Research on the intersection of child abuse or neglect and homeschooling has long been somewhat limited. Given that most agencies do not collect or report this data, this oversight is hardly surprising, if unfortunate. In recent years, a growing number of researchers have begun filling in these gaps. A look at what researchers have done so far may help future researchers identify avenues for creating studies of their own; these studies also provide important information for policymakers.
In 2011, Stephen Endress completed a dissertation at Illinois State University titled “An Analysis of Illinois’ Practice of Non-Purposeful Homeschooling: Policy Recommendations for Illinois Lawmakers.” Endress was prompted to do this study by concern about incidents he had seen as the principal of a K-8 public school.
Endress included quotes from two of the Illinois principals who responded to his survey:
“My past experience with students withdrawing to be home-schooled was to avoid the compulsory attendance law. I would like to see some regulations on home-school.”
“From my experience, the number one reason has been to avoid legal issues related to truancy. I have had a number of younger high school students with a pattern of poor attendance coming into high school, who once we get juvenile court involved withdraw from school claiming that they are going to be home-schooled. It isn’t a question of the quality of education received because they do not receive any. It is basically a step taken to stay one step ahead of authorities.”
Read Endress’ full study here: https://pqdtopen.proquest.com/doc/917471199.html?FMT=AI
In 2014, Barbara Knox, a pediatrician who does research on child abuse, along with several co-authors, published an article titled “Child Torture as a Form of Child Abuse” in the Journal of Child & Adolescent Trauma. In the study, the researchers examined 28 children who had experienced child abuse so severe it could be considered torture.
Read Knox’ full study here: https://www.rimaregas.com/wp-content/uploads/2018/01/Knox-Torture-as-a-Form-of-Child-Abuse-article.pdf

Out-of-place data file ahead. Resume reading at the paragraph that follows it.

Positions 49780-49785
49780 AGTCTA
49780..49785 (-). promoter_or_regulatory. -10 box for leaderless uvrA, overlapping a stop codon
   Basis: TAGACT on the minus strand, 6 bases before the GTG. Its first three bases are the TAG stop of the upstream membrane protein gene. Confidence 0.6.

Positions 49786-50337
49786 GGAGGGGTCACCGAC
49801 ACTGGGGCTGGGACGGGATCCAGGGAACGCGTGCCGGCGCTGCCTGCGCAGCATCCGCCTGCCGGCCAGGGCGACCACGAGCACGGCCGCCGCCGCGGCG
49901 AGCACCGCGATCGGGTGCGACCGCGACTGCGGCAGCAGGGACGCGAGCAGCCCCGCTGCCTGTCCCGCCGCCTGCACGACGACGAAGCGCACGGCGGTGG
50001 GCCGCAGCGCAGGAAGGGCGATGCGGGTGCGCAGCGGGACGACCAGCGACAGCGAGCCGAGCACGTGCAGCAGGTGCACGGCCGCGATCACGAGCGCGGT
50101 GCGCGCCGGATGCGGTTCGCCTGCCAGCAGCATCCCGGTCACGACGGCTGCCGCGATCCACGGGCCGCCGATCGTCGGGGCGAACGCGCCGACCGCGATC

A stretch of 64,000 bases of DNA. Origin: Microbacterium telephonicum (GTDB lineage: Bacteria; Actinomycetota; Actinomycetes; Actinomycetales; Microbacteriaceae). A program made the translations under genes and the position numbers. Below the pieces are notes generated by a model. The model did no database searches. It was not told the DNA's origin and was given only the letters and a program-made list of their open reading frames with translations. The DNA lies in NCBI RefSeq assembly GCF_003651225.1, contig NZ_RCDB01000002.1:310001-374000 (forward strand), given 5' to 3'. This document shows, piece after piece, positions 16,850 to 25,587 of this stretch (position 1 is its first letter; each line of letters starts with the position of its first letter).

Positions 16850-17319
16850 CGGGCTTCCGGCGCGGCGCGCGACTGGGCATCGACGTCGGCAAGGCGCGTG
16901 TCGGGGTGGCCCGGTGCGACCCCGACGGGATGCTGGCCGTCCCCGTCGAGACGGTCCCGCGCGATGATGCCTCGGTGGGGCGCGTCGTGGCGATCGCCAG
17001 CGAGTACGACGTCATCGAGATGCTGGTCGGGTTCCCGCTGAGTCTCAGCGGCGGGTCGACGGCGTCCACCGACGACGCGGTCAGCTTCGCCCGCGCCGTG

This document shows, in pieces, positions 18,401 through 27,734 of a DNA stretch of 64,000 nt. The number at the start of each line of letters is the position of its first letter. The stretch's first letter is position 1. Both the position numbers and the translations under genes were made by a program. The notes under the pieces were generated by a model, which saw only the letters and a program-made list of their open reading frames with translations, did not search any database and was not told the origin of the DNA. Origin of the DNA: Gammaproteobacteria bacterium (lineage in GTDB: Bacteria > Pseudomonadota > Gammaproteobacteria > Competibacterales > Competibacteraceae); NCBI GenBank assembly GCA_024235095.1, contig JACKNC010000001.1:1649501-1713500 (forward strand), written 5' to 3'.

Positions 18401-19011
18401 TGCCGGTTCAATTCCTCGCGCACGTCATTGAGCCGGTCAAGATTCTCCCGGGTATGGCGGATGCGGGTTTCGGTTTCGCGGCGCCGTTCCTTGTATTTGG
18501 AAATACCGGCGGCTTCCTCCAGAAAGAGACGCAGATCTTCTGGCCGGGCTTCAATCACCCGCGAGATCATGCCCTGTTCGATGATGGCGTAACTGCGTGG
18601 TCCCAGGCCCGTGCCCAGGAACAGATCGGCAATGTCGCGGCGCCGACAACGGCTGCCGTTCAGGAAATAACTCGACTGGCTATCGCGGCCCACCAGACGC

In 2016, a county attorney contacted us with the results of preliminary research regarding homeschooling families with a history of child welfare reports. While this individual was concerned by their findings, they ultimately did not publish them in any public form.
Concerned by a fatality in a homeschooling family with a history of child welfare reports, the Office of the Child Advocate (OCA) conducted a study designed to determine how widespread this phenomenon was. The OCA requested lists of all children withdrawn from public school to be homeschooled over the previous three academic years from six school districts, and compared these names with child welfare records.
Read the full OCA study here: https://portal.ct.gov/-/media/OCA/OCAMemoHomeschooling4252018pdf.pdf
In 2017, the Kentucky General Assembly’s Education Assessment & Accountability Review Subcommittee asked the Kentucky Office of Educational Accountability (OEA) to conduct a study of homeschooling in the state. The agency surveyed all school districts in the state.
Read the full OEA report here: https://apps.legislature.ky.gov/lrc/publications/ResearchReports/RR454.pdf
A reporter in Indiana looked into homeschool transfer numbers at public, private, and charter schools across the state, and found that the number of high school transfers at certain schools was so high as to suggest that school districts may be listing dropouts as homeschool transfers to pad their graduation rates.
Read McCoy’s reporting here: